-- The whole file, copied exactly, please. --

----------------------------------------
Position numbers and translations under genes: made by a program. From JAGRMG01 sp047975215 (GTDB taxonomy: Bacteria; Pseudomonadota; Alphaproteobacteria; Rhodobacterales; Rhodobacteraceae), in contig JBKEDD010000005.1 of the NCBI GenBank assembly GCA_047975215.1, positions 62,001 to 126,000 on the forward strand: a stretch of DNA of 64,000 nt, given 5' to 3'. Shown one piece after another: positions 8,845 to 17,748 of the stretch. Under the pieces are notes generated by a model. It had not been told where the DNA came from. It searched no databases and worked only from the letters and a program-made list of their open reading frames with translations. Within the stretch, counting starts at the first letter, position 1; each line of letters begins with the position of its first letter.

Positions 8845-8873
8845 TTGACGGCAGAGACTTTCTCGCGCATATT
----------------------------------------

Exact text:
Position numbers and translations under genes: made by a program. From JAGRMG01 sp047975215 (GTDB taxonomy: Bacteria; Pseudomonadota; Alphaproteobacteria; Rhodobacterales; Rhodobacteraceae), in contig JBKEDD010000005.1 of the NCBI GenBank assembly GCA_047975215.1, positions 62,001 to 126,000 on the forward strand: a stretch of DNA of 64,000 nt, given 5' to 3'. Shown one piece after another: positions 8,845 to 17,748 of the stretch. Under the pieces are notes generated by a model. It had not been told where the DNA came from. It searched no databases and worked only from the letters and a program-made list of their open reading frames with translations. Within the stretch, counting starts at the first letter, position 1; each line of letters begins with the position of its first letter.

Positions 8845-8873
8845 TTGACGGCAGAGACTTTCTCGCGCATATT